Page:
Wednesday, June 27, 2007

Hydrotherapy for Feet



Hydrotherapy is described as the use of water to treat disease or illness. In the case of the feet and lower legs hydrotherapy may help to improve circulation and bring relief from inflammation and swelling.


The Cold Foot Bath

In the cold foot bath the feet are immersed in cold water up to the calf. Some spend only a few minutes with their feet in the cold water, but all should remove their feet when you can no longer feel a "cold" sensation from the water. After the soak a nice walk can be very pleasurable. An alternative is "walking in water," which could take place in a cool mountain stream, in the ocean, or a shallow pool. This style of Hydrotherapy is commonly used for: circulatory problems, sweaty feet, varicose veins and edema or swelling of the tissues. Those that suffer from cold feet, have diabetes or other vascular or nervous system conditions should consult their doctor before use.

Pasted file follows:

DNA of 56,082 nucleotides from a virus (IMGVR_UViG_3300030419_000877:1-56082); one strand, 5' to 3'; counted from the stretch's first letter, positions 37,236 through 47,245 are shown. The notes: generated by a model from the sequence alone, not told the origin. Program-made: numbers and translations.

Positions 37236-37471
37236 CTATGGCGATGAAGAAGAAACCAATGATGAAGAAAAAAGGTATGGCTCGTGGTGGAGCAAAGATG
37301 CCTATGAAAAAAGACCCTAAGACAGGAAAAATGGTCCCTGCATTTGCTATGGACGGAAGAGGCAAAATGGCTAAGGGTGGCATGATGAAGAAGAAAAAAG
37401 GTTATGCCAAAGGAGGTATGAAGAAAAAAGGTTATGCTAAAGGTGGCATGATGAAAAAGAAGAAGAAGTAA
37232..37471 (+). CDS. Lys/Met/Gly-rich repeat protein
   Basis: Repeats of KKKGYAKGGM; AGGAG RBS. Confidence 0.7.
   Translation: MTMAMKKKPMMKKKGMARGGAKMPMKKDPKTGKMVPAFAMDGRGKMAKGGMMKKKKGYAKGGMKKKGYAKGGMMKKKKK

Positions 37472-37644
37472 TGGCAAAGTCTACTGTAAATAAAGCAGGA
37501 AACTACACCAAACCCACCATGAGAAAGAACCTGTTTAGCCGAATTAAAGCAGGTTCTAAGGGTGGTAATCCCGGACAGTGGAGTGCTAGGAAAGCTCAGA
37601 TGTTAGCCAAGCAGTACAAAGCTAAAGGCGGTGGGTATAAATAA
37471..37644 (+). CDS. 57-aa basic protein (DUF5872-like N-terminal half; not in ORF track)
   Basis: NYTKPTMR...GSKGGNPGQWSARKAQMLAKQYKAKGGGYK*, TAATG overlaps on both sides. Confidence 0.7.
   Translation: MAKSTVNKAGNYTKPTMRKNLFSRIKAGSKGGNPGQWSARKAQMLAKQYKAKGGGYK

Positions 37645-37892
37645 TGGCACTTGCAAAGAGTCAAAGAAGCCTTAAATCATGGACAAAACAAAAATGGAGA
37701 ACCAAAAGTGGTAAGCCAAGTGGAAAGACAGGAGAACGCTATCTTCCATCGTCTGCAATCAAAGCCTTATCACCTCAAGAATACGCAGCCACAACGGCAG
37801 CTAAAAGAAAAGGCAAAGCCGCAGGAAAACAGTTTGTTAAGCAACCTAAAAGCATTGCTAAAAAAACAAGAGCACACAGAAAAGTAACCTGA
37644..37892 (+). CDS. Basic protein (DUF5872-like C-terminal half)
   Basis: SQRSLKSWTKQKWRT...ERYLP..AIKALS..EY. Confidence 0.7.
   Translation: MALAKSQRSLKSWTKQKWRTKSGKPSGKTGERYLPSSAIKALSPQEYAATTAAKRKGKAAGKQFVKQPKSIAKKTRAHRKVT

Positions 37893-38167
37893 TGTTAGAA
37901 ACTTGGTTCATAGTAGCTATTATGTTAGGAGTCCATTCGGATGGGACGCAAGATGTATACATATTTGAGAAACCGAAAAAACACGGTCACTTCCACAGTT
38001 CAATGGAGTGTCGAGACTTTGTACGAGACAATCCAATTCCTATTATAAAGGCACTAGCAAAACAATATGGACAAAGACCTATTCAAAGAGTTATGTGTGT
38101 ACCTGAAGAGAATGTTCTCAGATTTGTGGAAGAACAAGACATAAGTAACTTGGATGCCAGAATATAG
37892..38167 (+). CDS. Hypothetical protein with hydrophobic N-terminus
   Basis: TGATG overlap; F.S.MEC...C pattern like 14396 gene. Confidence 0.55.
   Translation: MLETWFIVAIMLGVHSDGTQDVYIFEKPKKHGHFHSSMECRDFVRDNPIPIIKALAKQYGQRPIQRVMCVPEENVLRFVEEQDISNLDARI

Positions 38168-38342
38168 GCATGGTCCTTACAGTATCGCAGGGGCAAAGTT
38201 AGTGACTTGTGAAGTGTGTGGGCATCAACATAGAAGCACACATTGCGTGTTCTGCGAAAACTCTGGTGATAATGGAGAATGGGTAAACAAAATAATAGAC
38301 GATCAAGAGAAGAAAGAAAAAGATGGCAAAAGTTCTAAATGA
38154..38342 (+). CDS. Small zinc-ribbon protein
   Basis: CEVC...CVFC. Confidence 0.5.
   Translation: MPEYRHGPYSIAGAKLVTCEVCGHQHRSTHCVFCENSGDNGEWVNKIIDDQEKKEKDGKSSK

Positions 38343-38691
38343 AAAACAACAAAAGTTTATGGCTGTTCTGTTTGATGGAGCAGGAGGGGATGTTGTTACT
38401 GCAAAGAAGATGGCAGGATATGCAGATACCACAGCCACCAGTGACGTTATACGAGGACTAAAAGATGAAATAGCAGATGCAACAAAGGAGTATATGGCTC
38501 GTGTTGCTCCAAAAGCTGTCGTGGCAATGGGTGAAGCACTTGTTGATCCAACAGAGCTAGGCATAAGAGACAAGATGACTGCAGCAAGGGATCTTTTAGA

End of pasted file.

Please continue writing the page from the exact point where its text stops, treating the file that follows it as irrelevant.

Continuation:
Another style of Hydrotherapy is the alternating warm and cool foot baths. In this case you can collect 20-30 rocks when you're next at the beach (or you can purchase polished river rocks at the craft store). Divide them evenly between two foot tubs (large dishpan basins work well too), and in one add warm water. In the second foot tub add cool water, with perhaps a few ice cubes nearby to keep the water cool. Start with the warm water, soak for a few minutes while pressing the feet into the smooth rocks. Then switch to the cool water, again, pressing your feet into the smooth rocks. Alternate several times, always paying attention to your comfort level. This method can help balance excess perspiration in the feet, revive your whole body, and feels great after a long walk or a run.

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